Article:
and pastures, and if in populated areas they may use flat, gravel
rooftops. Here in the Adirondacks, the nighthawks will use the
mountainous areas, provided woods are interspersed with clearings or
openings. They are nocturnal and have a particular call (click
Eastern Blue Bird
Other aviary species spotted in
the Dix Mountain Wilderness region
eagle, osprey, peregrine falcon, northern raven, ring-necked duck,
common goldeneye, common merganser, northern three-toed woodpecker,
gray jay, boreal chickadee, ruby-crowned kinglet, Philadelphia
vireo, olive-sided flycatcher, yellow-bellied flycatcher, Tennessee
warbler, northern Parula warbler, Cape May warbler, bay-breasted
warbler, blackpoll warbler, Bicknell’s thrush, Swainson’s thrush,
Lincoln’s sparrow, rusty blackbird, evening grosbeak.
Wild Species of
Spotted Salamander (Ambystoma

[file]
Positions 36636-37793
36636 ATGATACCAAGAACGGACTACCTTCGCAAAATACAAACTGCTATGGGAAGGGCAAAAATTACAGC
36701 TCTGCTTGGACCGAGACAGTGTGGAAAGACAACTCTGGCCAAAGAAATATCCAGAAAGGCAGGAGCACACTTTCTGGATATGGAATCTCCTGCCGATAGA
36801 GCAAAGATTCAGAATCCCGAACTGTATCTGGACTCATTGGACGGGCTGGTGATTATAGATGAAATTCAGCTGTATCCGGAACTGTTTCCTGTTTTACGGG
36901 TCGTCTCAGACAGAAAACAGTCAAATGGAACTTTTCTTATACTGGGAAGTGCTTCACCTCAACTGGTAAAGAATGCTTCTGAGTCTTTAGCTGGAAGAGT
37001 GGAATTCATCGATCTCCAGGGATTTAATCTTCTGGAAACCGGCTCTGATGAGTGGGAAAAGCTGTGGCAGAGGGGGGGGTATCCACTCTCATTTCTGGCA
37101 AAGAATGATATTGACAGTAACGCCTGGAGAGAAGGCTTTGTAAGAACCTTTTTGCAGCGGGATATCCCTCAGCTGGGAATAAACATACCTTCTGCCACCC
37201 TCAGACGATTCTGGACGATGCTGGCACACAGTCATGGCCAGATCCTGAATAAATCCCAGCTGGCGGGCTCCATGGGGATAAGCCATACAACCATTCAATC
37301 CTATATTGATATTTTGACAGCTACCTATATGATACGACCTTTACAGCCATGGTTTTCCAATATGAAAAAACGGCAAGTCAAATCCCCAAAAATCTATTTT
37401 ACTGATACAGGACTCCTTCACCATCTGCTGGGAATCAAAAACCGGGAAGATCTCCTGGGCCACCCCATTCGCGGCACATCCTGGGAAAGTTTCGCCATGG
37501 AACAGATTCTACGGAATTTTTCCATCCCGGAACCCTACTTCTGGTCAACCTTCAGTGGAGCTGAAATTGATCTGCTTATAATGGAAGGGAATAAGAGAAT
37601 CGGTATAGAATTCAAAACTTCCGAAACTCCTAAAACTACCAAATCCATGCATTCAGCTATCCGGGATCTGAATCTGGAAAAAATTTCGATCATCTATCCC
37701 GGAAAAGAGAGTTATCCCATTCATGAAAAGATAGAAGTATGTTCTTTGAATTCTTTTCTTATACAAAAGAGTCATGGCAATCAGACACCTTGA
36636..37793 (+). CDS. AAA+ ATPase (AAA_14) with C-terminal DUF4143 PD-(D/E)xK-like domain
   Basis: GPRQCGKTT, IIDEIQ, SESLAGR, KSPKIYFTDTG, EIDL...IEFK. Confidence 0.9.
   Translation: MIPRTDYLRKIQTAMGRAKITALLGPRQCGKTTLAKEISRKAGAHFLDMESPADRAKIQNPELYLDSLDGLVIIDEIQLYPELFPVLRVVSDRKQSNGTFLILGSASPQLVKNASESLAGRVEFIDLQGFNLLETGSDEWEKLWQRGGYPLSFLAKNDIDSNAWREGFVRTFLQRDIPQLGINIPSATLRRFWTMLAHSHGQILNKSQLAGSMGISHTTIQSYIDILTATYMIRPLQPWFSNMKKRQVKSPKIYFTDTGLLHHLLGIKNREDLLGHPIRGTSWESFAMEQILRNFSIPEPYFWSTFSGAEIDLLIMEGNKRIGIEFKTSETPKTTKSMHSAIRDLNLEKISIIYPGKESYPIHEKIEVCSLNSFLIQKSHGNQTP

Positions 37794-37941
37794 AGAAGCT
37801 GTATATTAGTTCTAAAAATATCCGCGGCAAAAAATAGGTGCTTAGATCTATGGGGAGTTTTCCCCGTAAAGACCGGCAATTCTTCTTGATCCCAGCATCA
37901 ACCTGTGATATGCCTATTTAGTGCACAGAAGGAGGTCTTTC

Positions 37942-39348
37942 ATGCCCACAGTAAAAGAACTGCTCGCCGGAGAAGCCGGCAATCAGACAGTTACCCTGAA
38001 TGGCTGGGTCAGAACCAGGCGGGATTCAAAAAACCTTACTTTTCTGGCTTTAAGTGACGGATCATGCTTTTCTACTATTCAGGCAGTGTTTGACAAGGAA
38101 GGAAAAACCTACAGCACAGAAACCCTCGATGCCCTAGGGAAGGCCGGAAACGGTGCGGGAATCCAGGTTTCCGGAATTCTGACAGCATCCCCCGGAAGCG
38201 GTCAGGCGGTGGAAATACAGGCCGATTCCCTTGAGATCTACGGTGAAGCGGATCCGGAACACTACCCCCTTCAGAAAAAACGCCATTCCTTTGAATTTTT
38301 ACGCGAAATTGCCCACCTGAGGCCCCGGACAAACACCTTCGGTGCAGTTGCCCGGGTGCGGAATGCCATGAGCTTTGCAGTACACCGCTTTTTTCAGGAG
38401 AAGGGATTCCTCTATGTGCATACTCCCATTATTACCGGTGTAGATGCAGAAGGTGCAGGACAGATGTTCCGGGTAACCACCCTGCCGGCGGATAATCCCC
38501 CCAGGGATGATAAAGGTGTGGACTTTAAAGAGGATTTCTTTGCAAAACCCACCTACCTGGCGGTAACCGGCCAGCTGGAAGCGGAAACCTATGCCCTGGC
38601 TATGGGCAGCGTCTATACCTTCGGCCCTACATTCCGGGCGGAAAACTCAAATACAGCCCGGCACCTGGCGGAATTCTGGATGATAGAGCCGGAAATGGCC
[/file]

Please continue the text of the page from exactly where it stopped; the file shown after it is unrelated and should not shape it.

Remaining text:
Spotted Salamander have two rows of yelloish orange spots that
run along the back side. They make their home in hardwood
forest area and spend most of its time below the surface, under
leaves or burrows; and use nearby ponds for breeding in the
Spring. They have poison glands around their back and
neck, to release as protection against their predators.
This toxin is harmless to humans. They are nocturnal
The wood turtle is found in well oxygenated
good quality streams with sandy-pebbly substrates that are deep
enough so that they do not freeze during hibernation Ideal
habitat includes dense alder swamp and forested wetland habitat
bordering the streams where the turtles can bask and have
protection from predators. Wood turtles forge for fungi
and vegetation. Wood turtles select both slopes and level
sandy open areas for nest sites. They are listed as species of
interest because of the long maturity rate (15 years) and high
Chapel Pond is the largest
pond in the Dix Mountain Wilderness being 19 acres.
Dix Mountain Wilderness has 11 ponded bodies of water and 179
designated wetlands (or 997.3 acres along the West Mill and Walker
Brooks drains, and the head of Upper Ausable Lake and near Elk
Lake). The wetlands are important deer wintering areas.
The most frequented fishing spots include Chapel and Round Pond.